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Congrats, Alberta!
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Old 05-06-2015, 11:51 AM
 
Location: Vancouver
12,672 posts, read 8,740,385 times
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The status quo wasn't working in Alberta. How in the world such a oil rich province can be so poor as to have to put forth an austerity budget is the an important question. The rainy day fund should of been much larger.

I read that in 2013 Alberta was getting around $4.80 cents per barrel, Alaska got $38.00 and Norway $80.00.

The next year or two will answer any questions we have about this new government. I wish them the best. Change can be good.

The thing about this election though that I'm taking away is that it is refreshing to know, that the people still have a voice and it should put ALL politicians of ALL political stripes on notice. You work for us.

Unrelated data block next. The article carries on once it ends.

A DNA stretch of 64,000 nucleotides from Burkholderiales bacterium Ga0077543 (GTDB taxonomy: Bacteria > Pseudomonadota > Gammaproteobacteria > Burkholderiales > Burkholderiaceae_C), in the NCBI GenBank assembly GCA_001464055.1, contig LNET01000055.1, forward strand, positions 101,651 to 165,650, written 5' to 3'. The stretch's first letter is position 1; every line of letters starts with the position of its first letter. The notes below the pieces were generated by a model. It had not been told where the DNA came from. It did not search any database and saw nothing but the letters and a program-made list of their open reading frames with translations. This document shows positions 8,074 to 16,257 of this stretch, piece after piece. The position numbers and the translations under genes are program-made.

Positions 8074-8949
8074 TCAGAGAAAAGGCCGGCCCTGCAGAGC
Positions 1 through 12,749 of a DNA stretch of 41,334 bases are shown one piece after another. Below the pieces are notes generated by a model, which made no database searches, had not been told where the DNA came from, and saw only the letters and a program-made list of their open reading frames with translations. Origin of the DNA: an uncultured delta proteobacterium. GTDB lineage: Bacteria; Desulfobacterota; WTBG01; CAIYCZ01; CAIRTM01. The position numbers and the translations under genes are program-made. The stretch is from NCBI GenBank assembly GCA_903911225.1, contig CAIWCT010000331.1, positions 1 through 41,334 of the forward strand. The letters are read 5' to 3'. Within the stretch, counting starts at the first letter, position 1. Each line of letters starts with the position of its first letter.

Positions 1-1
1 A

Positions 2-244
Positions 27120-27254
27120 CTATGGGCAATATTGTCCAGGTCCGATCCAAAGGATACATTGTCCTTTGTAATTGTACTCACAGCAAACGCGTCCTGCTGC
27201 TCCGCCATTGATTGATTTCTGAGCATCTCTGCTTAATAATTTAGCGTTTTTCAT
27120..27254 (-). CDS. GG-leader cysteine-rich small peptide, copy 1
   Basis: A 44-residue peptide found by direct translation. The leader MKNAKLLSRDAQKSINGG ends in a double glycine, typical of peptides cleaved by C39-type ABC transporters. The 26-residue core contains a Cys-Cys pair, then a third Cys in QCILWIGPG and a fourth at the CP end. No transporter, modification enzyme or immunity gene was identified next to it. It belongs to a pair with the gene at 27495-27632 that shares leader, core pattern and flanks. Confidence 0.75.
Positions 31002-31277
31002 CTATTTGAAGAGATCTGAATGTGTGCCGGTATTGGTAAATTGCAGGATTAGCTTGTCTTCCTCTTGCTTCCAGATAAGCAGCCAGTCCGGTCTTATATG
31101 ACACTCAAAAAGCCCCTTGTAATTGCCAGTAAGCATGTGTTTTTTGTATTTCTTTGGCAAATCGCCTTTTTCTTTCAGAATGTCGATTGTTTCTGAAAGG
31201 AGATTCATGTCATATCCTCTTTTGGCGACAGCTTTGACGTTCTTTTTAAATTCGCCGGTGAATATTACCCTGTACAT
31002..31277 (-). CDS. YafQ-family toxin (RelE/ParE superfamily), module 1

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Old 05-06-2015, 12:12 PM
 
Location: Hougary, Texberta
8,576 posts, read 11,067,923 times
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Quote:
Originally Posted by Natnasci View Post
The status quo wasn't working in Alberta. How in the world such a oil rich province can be so poor as to have to put forth an austerity budget is the an important question. The rainy day fund should of been much larger.

I read that in 2013 Alberta was getting around $4.80 cents per barrel, Alaska got $38.00 and Norway $80.00.

The next year or two will answer any questions we have about this new government. I wish them the best. Change can be good.

The thing about this election though that I'm taking away is that it is refreshing to know, that the people still have a voice and it should put ALL politicians of ALL political stripes on notice. You work for us.
Part of the reason for the low royalties was due to the massive capital costs required to process oil sands. It's not as simple as punching a few holes in the ground, so if you're going to have companies spend tens of billions of dollars instead of hundreds of millions, you need to make it worth their while.

I totally agree with the final comment. It's good to see actual change. Now the thought for the next few years is - You got what you wanted, now do you want what you got?